Federal agents at Indusparquet warehouse, May 2018.
Photo: IBAMA

US flooring giant buying tropical wood from Brazilian firm at centre of illegal timber scandal


A recent crackdown by Brazilian police and environmental authorities resulted in Latin American flooring giant Indusparquet being fined hundreds of thousands of dollars and being partially banned from operating for allegedly using fraudulent permits. This has not stopped America’s largest flooring retailer, Floor & Decor, from continuing to buy from them

In May 2016, the Brazilian environmental enforcement agency – IBAMA – approached the Federal Police (PF) in the southeastern state of Sao Paulo with a suspicion: one of its staff might be implicated in fraudulent schemes to launder illegal tropical timber for third parties. 

These suspicions led to a two-year investigation that resulted in the largest timber seizure in Sao Paulo’s history and the implication of Brazil’s top flooring exporter in the scandal.

In late May 2018, IBAMA and the Federal Police seized 1,818 cubic metres of illegal timber in Sao Paulo, the largest seizure in the state’s history. The timber, which IBAMA announced had not been accompanied by the necessary permits, belonged to the Brazilian multinational Indusparquet, a major manufacturer and supplier of wooden flooring to over 40 countries in all corners of the world.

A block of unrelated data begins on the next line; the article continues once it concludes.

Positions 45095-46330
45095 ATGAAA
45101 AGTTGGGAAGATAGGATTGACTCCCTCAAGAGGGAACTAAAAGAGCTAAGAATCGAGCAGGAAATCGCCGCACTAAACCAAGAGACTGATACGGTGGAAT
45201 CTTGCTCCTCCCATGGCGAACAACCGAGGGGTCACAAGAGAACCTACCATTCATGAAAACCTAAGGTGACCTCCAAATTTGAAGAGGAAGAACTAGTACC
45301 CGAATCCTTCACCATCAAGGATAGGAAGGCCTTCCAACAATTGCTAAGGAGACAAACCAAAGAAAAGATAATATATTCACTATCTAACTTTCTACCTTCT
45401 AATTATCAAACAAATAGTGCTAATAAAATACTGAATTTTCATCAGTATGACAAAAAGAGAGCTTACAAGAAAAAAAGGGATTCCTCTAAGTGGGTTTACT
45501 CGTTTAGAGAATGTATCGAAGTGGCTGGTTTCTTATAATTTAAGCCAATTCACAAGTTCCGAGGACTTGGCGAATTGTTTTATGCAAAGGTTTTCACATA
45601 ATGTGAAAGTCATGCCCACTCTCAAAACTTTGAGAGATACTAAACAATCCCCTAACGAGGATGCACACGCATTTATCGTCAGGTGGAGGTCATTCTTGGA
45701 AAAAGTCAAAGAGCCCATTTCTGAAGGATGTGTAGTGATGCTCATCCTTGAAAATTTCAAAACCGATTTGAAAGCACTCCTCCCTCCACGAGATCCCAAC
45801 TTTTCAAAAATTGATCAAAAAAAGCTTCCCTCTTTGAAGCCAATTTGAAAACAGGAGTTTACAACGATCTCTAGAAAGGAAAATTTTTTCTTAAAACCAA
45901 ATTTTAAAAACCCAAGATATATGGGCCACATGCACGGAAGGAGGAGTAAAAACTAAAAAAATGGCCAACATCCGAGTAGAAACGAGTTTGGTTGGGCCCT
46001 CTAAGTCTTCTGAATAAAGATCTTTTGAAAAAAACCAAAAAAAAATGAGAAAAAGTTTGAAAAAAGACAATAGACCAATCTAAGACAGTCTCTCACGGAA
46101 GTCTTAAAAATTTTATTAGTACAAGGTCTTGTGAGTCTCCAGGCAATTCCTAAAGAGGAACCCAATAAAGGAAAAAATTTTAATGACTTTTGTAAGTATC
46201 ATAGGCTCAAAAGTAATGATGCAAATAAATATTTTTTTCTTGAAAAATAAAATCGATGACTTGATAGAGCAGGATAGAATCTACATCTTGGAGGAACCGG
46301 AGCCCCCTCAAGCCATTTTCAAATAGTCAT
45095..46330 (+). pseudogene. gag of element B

The seizure was the culmination of IBAMA and PF’s two-year investigation known as Operation Patio. The company has strongly denied any wrongdoing.

In addition to the seized timber worth $2.5 million, IBAMA announced that it had uncovered 10,740 cubic metres of fictitious timber credits – which did not match the company’s actual stocks – on permits in the company’s possession. 

This scheme, which IBAMA has called the “authorisation of fictitious stocks”, allegedly allowed the company to hide illegally-extracted timber – possibly from protected areas – among other timber obtained legally.

As a result of Operation Patio, Indusparquet ‘s main warehouse was banned from trading timber, and the company was slapped with US $171,473 in fines. 

The embargo of the main factory was suspended after three weeks, but information obtained from IBAMA by Earthsight through a Freedom of Information request reveals that as of 1 October, Indusparquet’s secondary warehouse remained under embargo. The final application of the fines are also still pending a decision by IBAMA following the company’s appeal.